Cuboid Bone

What is the Cuboid Osseous

The cuboid osseous is one of the seven tarsal bones of the midfoot. Due to its cubic shape, it is referred to as the ‘cuboid’ osseous. It is situated most laterally in the distal row of the tarsus. It secures and sustains the lateral column of the foot.

Where is the Cuboid Positioned

The cuboid osseous is positioned on the lateral aspect of the foot, anterior to the calcaneus, posterior to the fourth and fifth metatarsal, and adjacent to the navicular and lateral cuneiform bones.

Cuboid Osseous

Cuboid Osseous Details

Type  Cube-shaped osseous
Quantity in the human body  2 (1 in each foot)
Articulates with  Calcaneus, navicular, lateral cuneiform, fourth and fifth metatarsal
Cuboid Osseous X Ray


  • Offer stability and support to the lateral column of the foot.
  • Although not directly involved in weight-bearing, it disperses a substantial amount of mechanical force while standing or walking, enhancing the foot’s flexibility.

Structure and Anatomy of the Cuboid Osseous in the Foot

As mentioned, the osseous is roughly cubical, featuring six distinct surfaces: dorsal, plantar, lateral, medial, anterior, and posterior.

Dorsal Surface: It is flat and rough for ligament attachment, directed upwards and laterally.

Plantar Surface: The inferior or plantar surface presents a prominence known as the tuberosity of the cuboid. It also has a deep groove at its front, the peroneal sulcus, running obliquely towards the anterior and medial sides. The peroneus longus tendon passes through this groove and is bounded behind by a prominent ridge to which the long plantar ligament is attached.

Lateral Surface: It is small and presents a deep notch or groove formed by the peroneal sulcus.

Medial Surface: The medial surface is broad and irregularly quadrilateral. It provides two articular sides for articulation with the lateral cuneiform and navicular bones. The medial surface features a large, smooth, oval facet at its middle and upper part, for articulation with the lateral cuneiform. It also bears a smaller facet proximally for articulation with the navicular. The overall surface is rough for the attachment of robust interosseous ligaments.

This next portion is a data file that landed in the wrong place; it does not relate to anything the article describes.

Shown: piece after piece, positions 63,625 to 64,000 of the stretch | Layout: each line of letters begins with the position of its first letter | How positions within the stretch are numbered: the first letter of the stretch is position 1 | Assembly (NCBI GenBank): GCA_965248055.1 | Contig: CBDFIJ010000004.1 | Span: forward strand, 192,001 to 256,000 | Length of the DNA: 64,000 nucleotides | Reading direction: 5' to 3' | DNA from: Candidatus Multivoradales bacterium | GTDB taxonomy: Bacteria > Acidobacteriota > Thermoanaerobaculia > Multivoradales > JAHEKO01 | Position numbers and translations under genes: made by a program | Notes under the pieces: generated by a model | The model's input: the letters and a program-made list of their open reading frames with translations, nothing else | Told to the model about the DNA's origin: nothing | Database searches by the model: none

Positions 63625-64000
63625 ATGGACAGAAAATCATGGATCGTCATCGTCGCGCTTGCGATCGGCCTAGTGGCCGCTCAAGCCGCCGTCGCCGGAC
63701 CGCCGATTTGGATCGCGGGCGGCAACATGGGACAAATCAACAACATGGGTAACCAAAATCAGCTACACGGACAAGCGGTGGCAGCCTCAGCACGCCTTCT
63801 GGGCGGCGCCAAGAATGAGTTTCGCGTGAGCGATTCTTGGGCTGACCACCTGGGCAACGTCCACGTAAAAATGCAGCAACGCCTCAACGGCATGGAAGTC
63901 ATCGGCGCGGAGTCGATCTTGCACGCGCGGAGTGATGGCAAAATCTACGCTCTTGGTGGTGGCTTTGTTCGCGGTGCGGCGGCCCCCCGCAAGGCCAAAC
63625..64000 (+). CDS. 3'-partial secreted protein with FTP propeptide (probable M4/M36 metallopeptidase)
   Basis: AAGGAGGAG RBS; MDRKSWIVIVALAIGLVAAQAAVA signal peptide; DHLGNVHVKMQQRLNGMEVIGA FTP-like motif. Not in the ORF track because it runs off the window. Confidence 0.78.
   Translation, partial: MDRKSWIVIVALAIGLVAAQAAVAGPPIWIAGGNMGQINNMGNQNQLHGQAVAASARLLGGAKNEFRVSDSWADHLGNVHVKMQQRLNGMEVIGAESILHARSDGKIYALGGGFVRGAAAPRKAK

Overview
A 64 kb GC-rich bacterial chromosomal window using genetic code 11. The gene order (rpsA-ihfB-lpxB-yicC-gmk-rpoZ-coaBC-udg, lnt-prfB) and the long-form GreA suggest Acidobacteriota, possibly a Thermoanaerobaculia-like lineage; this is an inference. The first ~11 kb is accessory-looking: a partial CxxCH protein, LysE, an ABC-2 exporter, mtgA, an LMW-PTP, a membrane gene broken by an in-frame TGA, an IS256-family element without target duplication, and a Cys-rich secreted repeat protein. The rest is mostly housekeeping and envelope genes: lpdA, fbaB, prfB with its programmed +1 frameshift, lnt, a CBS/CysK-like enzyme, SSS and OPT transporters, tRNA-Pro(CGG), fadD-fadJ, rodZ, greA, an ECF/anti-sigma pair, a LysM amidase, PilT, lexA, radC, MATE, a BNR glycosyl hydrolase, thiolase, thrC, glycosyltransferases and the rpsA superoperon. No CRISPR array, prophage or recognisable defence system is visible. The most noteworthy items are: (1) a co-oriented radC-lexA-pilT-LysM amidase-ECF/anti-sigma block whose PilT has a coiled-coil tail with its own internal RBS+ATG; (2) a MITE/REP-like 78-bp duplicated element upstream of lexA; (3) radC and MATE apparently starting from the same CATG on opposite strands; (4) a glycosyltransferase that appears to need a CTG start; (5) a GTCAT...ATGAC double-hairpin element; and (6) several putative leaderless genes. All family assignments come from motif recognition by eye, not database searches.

Anterior Surface: The anterior surface is irregularly triangular, divided into two facets by a vertical ridge. The medial facet is quadrilateral, articulating with the fourth metatarsal. Another facet, facing laterally, is triangular and articulates with the fifth metatarsal. 

Posterior Surface: It is smooth, triangular, and provides a concavo-convex articular surface for articulation with the anterior surface of the calcaneus.

Joints and Articulations

  1. With the calcaneus: The cuboid articulates with the calcaneus posteriorly, forming a synovial joint known as the calcaneocuboid joint.
  2. With the lateral cuneiform: The osseous forms another synovial joint by integrating with the lateral cuneiform medially, forming the cuneocuboid joint.
  3. With the fourth and fifth metatarsal: The cuboid osseous articulates with the fourth and fifth metatarsal bones anteromedially and anterolaterally, respectively. These are also a form of synovial joints, known as tarsometatarsal joints.
  4. With navicular: The osseous also articulates with its medial neighbor, the navicular, forming the cuboideonavicular joint.

Muscle Attachments

The tibialis posterior is the sole muscle to attach to the cuboid osseous. The osseous also provides a groove for the peroneus longus muscle tendon to run through. The tendon passes through the groove and gets inserted in the first metatarsal and medial cuneiform bones.

Several ligaments, including the calcaneocuboid, cuboideo-navicular, cuboideo-metatarsal, and long plantar ligaments hold the cuboid osseous steadily in the middle of the lateral column of the foot.


    1. Cuboid osseous –
    2. Cuboid –
    3. Anatomy, Bony Pelvis and Lower Limb, Foot Cuboid Bone –
    4. Bones of the Foot: Tarsals, Metatarsals and Phalanges –
    5. Cuboid osseous –
Rate article
Add a comment